On YouTube, Temu customers are posting videos of their purchases, including a working mom who shared about her experience using a mini washing machine from Temu to wash a soiled tee from her two-year-old daughter. “I went ahead to plug it in, saw it work its magic, it works wonders, and is great for apartments. “
Another happy customer posted about the car accessories he bought from Temu. Yet another, Pham from Green Bay, Wisconsin, uploaded a video about buying craft supplies from Temu. “The craft supplies are so economically feasible they’re not a stretch on the budget and they actually work really well,” she said, showing her viewers a package containing everything from botanical prints to yarn and tracing paper.
The road ahead for Temu
A common refrain from consumers is that they bought something from Temu because they chanced upon it. This discovery-based shopping model is new to Americans and could be the next big thing in e-commerce if it takes off, according to Connie Chan, a general partner at the Silicon Valley venture capital firm, Andreessen Horowitz.
“The importance of discovery-based shopping is that it better mimics the in-store shopping experience and frankly, it’s fun. It’s literally shopatainment,” Chan said in a blog post. “Consumers are far more likely to spend time — and consequently money — with apps that they enjoy spending time with.”
For Temu, besides recommending suitable products to users and making browsing and shopping more enjoyable, another arguably bigger innovation lies in its push to put consumers in the driving seat for what products get made.
This is where Temu’s Next-Gen Manufacturing model comes into play. By connecting consumers directly with manufacturers and channeling consumer insights to them, Temu’s Next-Gen Manufacturing allows for a more targeted and responsive approach to production, which means that consumer needs and preferences are taken into account when creating new products or improving existing ones. This means that people who may have previously had difficulty finding products that met their specific needs or preferences may now have more options available to them.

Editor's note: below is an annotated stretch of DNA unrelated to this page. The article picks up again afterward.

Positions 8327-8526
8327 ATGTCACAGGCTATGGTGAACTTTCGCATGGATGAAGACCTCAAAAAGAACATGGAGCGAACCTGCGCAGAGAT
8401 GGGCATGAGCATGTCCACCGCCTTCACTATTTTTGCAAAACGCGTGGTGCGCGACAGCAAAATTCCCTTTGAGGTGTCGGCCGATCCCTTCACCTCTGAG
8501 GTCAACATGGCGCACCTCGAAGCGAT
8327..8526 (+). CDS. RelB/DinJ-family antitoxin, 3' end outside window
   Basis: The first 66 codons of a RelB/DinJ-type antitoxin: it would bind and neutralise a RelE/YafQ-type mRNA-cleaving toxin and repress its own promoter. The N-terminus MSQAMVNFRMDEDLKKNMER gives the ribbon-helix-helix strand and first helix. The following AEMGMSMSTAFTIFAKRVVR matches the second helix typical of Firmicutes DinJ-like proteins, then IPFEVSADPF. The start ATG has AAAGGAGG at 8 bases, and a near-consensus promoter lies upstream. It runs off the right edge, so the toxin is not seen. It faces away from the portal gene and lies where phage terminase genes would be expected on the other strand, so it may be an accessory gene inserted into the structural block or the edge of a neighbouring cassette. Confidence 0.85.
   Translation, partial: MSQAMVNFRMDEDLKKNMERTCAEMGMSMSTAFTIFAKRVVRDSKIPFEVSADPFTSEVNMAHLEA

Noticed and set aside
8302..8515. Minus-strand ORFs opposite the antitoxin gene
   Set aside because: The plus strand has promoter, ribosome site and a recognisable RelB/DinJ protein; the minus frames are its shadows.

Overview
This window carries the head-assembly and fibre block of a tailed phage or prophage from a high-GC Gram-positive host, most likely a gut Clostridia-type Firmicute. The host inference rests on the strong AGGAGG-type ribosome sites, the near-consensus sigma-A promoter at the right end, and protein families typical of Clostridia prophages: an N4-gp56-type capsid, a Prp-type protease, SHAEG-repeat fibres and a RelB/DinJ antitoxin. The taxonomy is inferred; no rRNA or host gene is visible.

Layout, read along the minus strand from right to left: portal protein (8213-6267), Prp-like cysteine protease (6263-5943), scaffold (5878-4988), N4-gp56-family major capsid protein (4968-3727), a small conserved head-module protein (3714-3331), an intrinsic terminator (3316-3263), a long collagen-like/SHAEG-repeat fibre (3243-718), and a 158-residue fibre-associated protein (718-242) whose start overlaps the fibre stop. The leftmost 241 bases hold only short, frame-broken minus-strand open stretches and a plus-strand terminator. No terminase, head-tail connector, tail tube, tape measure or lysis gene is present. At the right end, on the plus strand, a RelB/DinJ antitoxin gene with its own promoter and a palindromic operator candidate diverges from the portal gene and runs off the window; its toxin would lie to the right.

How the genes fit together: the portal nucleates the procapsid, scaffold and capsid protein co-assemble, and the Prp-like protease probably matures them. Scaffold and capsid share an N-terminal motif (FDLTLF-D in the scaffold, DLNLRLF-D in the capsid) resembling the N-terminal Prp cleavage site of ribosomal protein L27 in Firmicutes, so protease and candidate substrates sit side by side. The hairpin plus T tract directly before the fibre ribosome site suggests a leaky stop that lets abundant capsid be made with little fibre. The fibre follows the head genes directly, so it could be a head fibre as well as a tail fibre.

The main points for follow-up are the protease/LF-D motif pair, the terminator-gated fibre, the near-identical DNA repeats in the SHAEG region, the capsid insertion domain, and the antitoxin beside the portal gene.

Additionally, by reducing excess inventory and waste, Next-Gen Manufacturing can help to reduce costs and make products more affordable, which can also make them more accessible to a wider range of consumers. This is in line with Temu’s core values of empowerment, integrity, inclusion and diversity, and social responsibility.
Temu aims to continue expanding its customer base and satisfying its existing customers like Ashlee Nordquist, a 39-year-old optician from Fargo, North Dakota. Nordquist has become a loyal Temu shopper, having purchased a range of products including fishing gear, homeware, and appliances.
Previously, she had bought similar products from Amazon or Walmart but has since switched to Temu due to its low prices. In fact, she says that Temu prices can be as much as one-eighth of what her local supermarket charges, making her feel like she was being overcharged at other retailers.
“I feel like I was getting robbed, shopping at other places.”